Selecting the right fertilized embryo for in vitro fertilization (IVF) might be as simple as choosing a ripe piece of fruit: Just give it a squeeze. If it's too firm or too soft, it might not be good. The sweet spot in between is just right.
A new study by Stanford bioengineers and physicians finds that measuring the rigidity of an hour-old fertilized egg can predict its viability more accurately than current methods at this early stage. The technique, published in Nature Communications, could potentially vastly improve the success rate of single-egg IVF, which consequently could improve the prognosis for both mothers and babies.
Current IVF embryo screening is a relatively qualitative procedure. Scientists fertilize an egg with sperm, and five or six days later, once the embryo has reached the 60-100-cell blastocyst stage, scientists evaluate the embryos' morphology and the rate at which cells have been dividing. The best-looking embryos that have been dividing at the "best" rate are then selected for transfer.
Plucking a few cells from the blastocyst for genetic testing can increase the odds of choosing a successful embryo, but this invasive procedure can stress the embryo, even though the sample is taken from cells that will eventually form the placenta.
In either case, the results are still uncertain, and the roughly 70 percent failure rate means that doctors typically implant multiple embryos into a mother's womb, in hope that one will take hold. This can often lead to complications.
"A lot of twins are born because we don't know which embryos are viable or not, so we transfer several at one time," said lead-author Livia Yanez, a bioengineering PhD student in David Camarillo's lab at Stanford. "This can increase the risk of neonatal mortality and cause complications for babies and the mothers.
"We wanted to develop a mechanical test that could ascertain embryo viability well enough that doctors could implant just one embryo and have a very good feeling that it would be viable," she said.
Following an anecdotal tip from Barry Behr, the director of Stanford's IVF laboratory, that some eggs are squishier than others, the researchers began investigating whether this had something to do with the fertilized egg's ultimate development potential.
Using a small pipette, the researchers applied a small amount of pressure to mice eggs an hour after fertilization and recorded how much each egg deformed. They placed the embryos in a standard nurturing liquid and reexamined them at the blastocyst stage. At this point, the eggs that had provided a certain range of "push back" were more likely to produce healthy-looking, symmetrical embryos. The researchers built this data into a predictive computer model that, based only on the egg's squishiness, can now predict with 90 percent accuracy whether a fertilized egg will grow into a well-formed blastocyst.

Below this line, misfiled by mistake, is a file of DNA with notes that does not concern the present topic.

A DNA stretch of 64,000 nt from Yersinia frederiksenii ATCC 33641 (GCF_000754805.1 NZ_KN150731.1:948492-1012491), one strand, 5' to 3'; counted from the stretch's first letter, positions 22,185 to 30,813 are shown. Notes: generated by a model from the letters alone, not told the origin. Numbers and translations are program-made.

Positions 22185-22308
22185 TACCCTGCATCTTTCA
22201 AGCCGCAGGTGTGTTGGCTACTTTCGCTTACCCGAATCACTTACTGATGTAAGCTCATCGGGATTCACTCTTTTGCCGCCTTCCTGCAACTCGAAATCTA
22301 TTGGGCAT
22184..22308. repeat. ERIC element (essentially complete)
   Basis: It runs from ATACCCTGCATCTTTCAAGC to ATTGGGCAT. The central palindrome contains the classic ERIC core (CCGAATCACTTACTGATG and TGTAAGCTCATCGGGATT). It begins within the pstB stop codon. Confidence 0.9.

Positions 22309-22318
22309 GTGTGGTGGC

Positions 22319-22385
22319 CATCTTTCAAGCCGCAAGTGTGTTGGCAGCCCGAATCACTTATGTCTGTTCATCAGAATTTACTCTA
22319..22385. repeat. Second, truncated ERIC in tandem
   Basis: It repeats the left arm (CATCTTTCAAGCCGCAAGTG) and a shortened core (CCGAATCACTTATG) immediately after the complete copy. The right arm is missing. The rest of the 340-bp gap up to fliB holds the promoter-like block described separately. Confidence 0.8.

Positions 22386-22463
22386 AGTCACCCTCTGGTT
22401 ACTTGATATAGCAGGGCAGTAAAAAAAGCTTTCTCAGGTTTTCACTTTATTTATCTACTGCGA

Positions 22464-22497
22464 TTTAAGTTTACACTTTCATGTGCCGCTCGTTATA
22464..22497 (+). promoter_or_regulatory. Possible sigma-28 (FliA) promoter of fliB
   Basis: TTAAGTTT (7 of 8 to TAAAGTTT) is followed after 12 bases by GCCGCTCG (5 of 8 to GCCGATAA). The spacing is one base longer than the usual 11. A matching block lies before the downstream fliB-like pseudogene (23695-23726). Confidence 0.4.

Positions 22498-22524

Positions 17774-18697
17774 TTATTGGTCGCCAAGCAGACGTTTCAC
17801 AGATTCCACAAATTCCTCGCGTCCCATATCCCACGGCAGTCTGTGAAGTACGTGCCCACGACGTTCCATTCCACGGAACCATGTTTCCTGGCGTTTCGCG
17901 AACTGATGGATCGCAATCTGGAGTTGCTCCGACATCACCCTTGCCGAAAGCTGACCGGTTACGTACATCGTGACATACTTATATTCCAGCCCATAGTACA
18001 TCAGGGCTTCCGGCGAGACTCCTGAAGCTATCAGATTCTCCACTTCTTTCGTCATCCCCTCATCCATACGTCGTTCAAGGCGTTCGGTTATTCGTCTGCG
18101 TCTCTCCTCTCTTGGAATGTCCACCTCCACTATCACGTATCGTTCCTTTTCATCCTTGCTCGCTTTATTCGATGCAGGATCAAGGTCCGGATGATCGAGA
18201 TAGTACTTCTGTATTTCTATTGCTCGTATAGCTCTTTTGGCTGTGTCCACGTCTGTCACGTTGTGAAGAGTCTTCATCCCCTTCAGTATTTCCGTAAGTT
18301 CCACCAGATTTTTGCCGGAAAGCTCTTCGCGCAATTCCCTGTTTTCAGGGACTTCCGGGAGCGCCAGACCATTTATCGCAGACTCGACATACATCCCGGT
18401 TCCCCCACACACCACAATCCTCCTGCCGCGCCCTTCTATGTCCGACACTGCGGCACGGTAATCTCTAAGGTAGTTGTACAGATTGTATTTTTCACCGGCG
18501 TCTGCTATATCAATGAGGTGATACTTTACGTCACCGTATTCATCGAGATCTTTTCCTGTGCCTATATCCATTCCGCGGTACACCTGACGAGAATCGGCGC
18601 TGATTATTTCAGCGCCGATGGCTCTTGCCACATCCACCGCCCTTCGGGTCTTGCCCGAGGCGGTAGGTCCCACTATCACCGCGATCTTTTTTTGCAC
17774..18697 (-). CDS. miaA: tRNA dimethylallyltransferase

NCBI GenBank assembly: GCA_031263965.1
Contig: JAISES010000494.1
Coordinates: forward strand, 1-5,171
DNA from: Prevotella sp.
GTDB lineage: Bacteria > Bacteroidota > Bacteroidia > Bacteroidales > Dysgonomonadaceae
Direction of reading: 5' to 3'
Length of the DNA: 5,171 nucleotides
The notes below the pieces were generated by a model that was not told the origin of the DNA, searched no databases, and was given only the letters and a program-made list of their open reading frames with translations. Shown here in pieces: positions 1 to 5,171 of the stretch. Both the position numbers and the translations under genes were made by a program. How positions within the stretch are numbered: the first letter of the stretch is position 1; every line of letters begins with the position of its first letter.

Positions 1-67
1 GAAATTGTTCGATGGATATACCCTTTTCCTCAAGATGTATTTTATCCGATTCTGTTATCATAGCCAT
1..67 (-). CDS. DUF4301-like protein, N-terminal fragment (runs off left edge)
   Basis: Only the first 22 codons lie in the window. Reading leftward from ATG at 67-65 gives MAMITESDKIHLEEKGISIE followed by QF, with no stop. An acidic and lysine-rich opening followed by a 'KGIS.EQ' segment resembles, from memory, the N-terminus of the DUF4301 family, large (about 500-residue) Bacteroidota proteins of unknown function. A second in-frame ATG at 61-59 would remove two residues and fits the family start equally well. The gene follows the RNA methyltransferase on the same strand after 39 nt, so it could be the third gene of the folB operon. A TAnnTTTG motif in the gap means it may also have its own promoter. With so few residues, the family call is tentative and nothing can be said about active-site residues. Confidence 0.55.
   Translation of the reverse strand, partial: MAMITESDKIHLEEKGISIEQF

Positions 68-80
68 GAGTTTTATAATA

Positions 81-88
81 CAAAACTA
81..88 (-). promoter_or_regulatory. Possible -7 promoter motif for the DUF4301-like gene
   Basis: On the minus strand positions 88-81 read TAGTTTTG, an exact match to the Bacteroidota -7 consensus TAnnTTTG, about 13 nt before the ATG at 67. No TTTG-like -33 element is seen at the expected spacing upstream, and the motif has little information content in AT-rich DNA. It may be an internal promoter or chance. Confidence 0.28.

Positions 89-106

Next, they transferred the embryos to mother mice. Embryos classified as viable based on squishiness were 50 percent more likely to result in a live birth than embryos classified as viable using conventional techniques.
"Although cancer and other diseases involve stiff tumors or tissues, our colleagues have been surprised that we can gain so much information from this simple little mechanical test," said David Camarillo, an assistant professor of bioengineering. "It is still surprising to think that simply squeezing an embryo the day it was fertilized can tell you if it will survive and ultimately become a baby."
They repeated the experiment with fertilized human eggs and found that the rigidity assessment could foretell whether the embryo would reach a healthy blastocyst stage with 90 percent accuracy. They are ramping up to test viability in patients.
The researchers are still investigating why squeezing a fertilized egg can provide such powerful information. The have found, however, that the human embryos that were either too firm or too soft under- or mis-expressed groups of genes that play key roles in repairing DNA, managing cell division, and aligning chromosomes during replication. In addition, they found a down-regulated gene that is involved with "egg hardening," which normally occurs after the sperm penetrates the egg to prevent additional sperm from entering. This could hint at why nonviable embryos are unsuccessful, Yanez said.
"From a clinical perspective, once confirmed, the benefit is immense in that it could give us a proxy of viability of the embryo in the blink of an eye, and from that information we can manipulate the patient's cycle in order to improve success," said Behr, who is a professor of obstetrics and gynecology at the Stanford University Medical Center, and a co-author on the study. "It's very exciting work, and I'm happy to be a part of it."